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Old 12-28-2006, 06:46 PM   #6
Neal Winkler
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For real doggs.

If you just do Olympic lifting then you can train acceleration and deceleration in one movement.
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Old 12-29-2006, 12:40 PM   #7
Dave Van Skike
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"I guess I'm just a simpleton but all the bands, chains and what-not of the PL'ing world (mainly WestSide) seems like a lot of gear and gizmos compared to learning the Olifts, box jumps, some glute ham work and learning the elements of tumbling like snap downs and round offs."

I thought the purpose of the bands, chains etc in PL'ing was to hammer out the weak spots in the individual's lift or to provide a different training stimulus/variant on the lift (same but different Pavel trademarked, copyrighted blather blather) in order to allow the athlete to continue working at close to max percentages without going stale.

Otherwise, I think your right. Bands etc looks like a bunch of interesting toys, but comparitlvely worhtless for teh beginner to intermediate strength athlete.

Conversely, I know DJ speaks highly of front squats with chains but maybe his purposes are different.

The bosu ball thing is strange to me. I'm not sure I get it.
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Old 12-29-2006, 12:57 PM   #8
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Decent vid overall.

I do have some similar positions as Robb and Greg though. Those band drop squat variations are very similar to olympic lifts. The only reason I could think of decoupling the movements is that it's specific for training deceleration and the absorption of force, but, that raises the question of why not do a clean or a snatch? You'd get the concentric action of the posterior chain as well as the deceleration for the same time commitment.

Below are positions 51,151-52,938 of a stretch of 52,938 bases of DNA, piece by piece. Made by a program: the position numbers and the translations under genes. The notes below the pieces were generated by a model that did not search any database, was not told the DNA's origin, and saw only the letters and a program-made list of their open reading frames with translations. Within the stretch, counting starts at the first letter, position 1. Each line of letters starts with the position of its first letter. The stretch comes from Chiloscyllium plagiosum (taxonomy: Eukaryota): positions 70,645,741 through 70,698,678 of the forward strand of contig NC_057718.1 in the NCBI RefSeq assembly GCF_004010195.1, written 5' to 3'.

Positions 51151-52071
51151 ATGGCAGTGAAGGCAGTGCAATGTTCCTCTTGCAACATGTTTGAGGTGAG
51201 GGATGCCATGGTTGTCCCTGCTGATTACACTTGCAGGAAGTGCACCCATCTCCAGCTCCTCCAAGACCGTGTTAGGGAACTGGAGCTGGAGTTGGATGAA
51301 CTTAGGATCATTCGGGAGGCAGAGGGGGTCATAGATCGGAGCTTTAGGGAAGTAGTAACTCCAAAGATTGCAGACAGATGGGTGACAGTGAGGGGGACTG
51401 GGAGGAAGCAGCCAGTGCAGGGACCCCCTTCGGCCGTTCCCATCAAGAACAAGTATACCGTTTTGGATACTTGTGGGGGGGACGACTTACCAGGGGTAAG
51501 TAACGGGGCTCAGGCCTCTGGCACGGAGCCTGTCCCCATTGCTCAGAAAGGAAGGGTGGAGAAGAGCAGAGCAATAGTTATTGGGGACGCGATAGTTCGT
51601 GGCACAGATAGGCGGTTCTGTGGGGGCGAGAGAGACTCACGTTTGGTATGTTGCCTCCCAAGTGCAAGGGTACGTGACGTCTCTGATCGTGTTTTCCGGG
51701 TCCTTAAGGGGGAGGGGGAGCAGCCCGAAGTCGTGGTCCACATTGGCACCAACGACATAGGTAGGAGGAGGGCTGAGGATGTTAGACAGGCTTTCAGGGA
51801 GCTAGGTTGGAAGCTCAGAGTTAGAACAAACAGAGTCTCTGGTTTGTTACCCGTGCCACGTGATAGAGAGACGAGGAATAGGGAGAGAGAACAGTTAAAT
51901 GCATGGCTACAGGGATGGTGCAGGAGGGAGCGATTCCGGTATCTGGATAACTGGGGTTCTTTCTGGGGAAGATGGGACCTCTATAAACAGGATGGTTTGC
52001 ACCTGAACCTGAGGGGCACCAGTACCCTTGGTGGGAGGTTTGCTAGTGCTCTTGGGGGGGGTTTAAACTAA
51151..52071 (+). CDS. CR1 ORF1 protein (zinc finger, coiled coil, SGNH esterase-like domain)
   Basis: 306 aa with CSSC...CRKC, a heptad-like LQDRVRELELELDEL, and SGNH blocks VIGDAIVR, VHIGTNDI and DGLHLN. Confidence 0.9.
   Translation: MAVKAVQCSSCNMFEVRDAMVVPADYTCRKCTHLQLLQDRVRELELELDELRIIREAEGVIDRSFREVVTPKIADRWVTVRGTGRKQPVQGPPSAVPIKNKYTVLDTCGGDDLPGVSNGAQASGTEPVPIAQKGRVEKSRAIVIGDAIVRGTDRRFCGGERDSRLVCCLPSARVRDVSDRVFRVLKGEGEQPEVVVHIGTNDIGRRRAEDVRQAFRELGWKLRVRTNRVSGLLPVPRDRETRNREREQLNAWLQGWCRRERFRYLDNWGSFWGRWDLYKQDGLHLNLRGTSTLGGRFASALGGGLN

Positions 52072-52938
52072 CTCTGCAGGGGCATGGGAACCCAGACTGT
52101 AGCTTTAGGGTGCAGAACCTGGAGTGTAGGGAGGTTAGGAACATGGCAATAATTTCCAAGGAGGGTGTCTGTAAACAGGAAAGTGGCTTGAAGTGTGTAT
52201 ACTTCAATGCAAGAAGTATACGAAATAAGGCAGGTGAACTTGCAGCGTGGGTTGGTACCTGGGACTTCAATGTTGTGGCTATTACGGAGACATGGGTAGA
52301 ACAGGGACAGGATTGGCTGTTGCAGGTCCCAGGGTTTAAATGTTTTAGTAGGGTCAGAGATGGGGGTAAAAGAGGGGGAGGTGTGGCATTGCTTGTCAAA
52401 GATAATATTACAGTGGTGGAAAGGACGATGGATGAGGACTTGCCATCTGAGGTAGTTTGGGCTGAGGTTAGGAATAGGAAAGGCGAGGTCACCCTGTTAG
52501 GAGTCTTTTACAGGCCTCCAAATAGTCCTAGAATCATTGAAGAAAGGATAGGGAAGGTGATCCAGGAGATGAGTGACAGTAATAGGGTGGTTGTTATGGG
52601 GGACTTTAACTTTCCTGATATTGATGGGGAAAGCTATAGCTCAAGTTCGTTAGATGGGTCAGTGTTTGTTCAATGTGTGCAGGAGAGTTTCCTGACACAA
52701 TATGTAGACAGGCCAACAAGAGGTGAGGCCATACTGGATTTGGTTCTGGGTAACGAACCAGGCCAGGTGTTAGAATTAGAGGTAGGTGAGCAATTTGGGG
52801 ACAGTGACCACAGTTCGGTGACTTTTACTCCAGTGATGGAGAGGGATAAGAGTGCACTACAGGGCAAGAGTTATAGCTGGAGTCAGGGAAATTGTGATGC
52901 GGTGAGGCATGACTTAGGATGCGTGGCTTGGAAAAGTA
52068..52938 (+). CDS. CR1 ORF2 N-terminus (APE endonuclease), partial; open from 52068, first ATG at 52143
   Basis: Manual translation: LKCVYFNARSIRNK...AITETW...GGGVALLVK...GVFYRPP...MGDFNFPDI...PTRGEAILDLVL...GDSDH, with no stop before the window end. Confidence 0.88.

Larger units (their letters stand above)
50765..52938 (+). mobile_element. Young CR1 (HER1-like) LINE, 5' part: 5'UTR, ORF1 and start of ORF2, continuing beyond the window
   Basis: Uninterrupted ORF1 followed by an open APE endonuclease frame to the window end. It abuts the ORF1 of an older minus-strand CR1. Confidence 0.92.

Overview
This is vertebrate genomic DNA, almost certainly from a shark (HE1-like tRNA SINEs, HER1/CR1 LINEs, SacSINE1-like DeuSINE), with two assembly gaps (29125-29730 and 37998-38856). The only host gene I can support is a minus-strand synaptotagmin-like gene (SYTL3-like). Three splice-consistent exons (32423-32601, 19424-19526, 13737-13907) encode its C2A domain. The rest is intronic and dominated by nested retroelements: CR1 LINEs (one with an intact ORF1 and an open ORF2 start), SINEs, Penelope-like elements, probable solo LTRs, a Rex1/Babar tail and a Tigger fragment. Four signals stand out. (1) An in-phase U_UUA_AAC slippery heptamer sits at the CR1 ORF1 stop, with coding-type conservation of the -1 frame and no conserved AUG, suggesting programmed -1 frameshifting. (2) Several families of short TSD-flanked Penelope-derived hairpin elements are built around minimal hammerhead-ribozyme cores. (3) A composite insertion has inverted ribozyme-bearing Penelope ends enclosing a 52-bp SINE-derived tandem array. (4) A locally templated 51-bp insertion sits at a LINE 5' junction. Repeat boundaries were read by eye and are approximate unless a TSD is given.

I've been reading Boyle's "Functional Training for Sport" and he's got some decent progressions for deceleration training using jumps and plyometrics, and that type of movement training seems more valuable for athletes than the one-planar stuff shown in the video.

Training to absorb force with the arms is much trickier. I'd imagine that doing that bosu ball work is at the end of a whole chain of progressively stressful exercises.

Some of the "Darksiders" have their heads in the sand (and up their asses) regarding some of the commandments handed down by Louie Simmons and the Elite FTS guys. I don't think they realize that Louie's training ideas are under continual evolution, and in most cases, are specific to equipped powerlifting training.
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Old 12-29-2006, 05:10 PM   #9
Dave Van Skike
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I hope I'm not coming off as obtuse but, seriously. Why? What is the purpose of decelerative bosu bumping? or decelerating a weight in this fashion other than to improve olympic type lifts. I don't grok the application of these knowledges.
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Old 12-29-2006, 06:26 PM   #10
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Maybe it's a minority type opinion, but the ability to safely absorb force, with or without redirecting it is an important quality for contact sports.